As I watched the giant Tesla coils fire white streaks of electric current at a sexy cowboy gyrating inside the metal cage, I had to admit that I was having a good time. The commitment to spectacle at the Tesla Gigafactory was impressive. The lightning-like sparks would burst outward from the coils to the rhythm of the club music, pulsating through the nearby speakers. Inside the cage, the dancer wearing a cowboy hat and booty shorts got down to the beat as the crowd around him cheered. What more could you want from a party?
The electrified dance cage was just one in a long line of garish exhibitions I had seen on my whirlwind tour of Tesla’s new Gigafactory in Austin, Texas, on a Thursday night. I’d already weaved in and out of a metallic cactus forest, passed not one but two mechanical bulls, skirted by a petting zoo located inside a massive geodesic dome, and witnessed probably the most spectacular display of light-up drones in the night sky I’d ever seen.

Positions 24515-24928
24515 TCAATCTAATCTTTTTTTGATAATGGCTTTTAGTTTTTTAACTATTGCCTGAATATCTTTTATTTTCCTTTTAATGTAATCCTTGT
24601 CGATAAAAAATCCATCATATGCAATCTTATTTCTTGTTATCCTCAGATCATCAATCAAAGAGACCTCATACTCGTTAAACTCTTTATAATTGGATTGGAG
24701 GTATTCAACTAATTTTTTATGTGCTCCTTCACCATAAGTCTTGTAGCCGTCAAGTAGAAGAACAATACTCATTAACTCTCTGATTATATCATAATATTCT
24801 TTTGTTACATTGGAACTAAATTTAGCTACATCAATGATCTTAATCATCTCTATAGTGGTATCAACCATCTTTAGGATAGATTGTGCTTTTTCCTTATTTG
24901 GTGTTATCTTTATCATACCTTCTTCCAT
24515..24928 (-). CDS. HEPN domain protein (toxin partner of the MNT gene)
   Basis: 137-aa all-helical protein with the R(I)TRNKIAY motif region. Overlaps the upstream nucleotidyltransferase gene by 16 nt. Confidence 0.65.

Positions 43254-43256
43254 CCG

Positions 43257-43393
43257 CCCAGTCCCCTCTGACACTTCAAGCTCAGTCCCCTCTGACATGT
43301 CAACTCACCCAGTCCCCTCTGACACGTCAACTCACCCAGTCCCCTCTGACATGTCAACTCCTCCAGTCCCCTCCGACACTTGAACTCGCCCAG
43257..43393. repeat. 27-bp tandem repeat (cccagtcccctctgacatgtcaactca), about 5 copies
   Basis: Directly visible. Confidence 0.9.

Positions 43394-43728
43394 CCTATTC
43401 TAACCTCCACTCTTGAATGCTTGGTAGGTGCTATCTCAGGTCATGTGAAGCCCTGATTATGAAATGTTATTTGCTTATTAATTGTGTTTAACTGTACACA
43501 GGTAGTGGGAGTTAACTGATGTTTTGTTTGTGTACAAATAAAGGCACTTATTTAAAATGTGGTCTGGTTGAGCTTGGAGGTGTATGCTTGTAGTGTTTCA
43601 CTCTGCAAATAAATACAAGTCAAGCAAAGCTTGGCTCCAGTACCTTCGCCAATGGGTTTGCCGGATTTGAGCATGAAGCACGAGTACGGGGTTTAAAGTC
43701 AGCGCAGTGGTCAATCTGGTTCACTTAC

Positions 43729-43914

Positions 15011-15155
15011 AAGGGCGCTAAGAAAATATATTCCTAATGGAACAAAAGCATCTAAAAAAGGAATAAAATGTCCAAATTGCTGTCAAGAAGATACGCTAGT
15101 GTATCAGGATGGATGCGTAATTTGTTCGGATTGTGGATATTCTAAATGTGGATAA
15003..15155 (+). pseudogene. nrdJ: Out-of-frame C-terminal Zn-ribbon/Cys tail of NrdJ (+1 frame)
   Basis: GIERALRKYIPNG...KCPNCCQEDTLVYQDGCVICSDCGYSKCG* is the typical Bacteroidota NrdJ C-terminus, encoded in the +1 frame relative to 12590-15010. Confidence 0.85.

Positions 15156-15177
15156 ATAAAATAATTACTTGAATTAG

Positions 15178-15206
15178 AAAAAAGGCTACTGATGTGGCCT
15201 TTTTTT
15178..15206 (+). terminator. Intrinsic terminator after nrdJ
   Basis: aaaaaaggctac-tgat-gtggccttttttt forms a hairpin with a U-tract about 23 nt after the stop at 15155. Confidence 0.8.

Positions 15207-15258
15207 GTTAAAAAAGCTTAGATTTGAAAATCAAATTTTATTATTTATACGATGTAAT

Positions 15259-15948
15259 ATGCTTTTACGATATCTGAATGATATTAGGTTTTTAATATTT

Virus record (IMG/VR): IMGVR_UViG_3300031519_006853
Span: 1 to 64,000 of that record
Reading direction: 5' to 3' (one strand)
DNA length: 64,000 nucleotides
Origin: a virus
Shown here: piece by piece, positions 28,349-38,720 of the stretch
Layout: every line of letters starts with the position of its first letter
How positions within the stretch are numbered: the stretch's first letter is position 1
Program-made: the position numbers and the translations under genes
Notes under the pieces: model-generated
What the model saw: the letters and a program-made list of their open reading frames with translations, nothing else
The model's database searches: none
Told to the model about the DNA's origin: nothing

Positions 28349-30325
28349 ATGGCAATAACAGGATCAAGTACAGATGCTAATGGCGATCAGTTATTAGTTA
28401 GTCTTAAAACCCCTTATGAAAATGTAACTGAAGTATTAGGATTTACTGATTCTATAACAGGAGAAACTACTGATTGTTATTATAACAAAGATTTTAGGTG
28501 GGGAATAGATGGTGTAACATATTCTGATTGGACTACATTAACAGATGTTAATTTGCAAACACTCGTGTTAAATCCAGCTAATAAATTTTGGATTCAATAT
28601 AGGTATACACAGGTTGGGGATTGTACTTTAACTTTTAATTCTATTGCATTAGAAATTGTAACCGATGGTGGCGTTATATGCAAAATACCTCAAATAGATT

It was all just a small taste of what Tesla’s opening party for the Austin Gigafactory had to offer. And everything I did witness I counted as a blessing because I really didn’t think I’d make it in there. But thanks to some good timing and major life choices, I happened to find myself inside the Gigafactory surrounded by car parts, twirling robots, lots of pink neon lighting, and thousands of drunk Tesla fans shouting at the top of their lungs.
My husband and I moved down to Austin, Texas, in March 2021. But unlike a lot of the transplants here, I have a history with this town. I lived here for four years when I attended the University of Texas, and I grew up outside of Houston. This state is in my blood, for better or for worse.
Our move coincided with Elon Musk’s own move to Austin. He announced in July 2020 that the city would be home to a new, massive car-making factory — the largest in the world by volume, according to Elon. If you turned the whole thing on its side, it’d be taller than the Burj Khalifa in Dubai. An opening party for the factory was announced a few weeks ago, the theme of which was going to be “Cyber Rodeo.” Tesla would be inviting 15,000 people, and you needed an invite to get in. I did not have an invite but decided to crash anyway.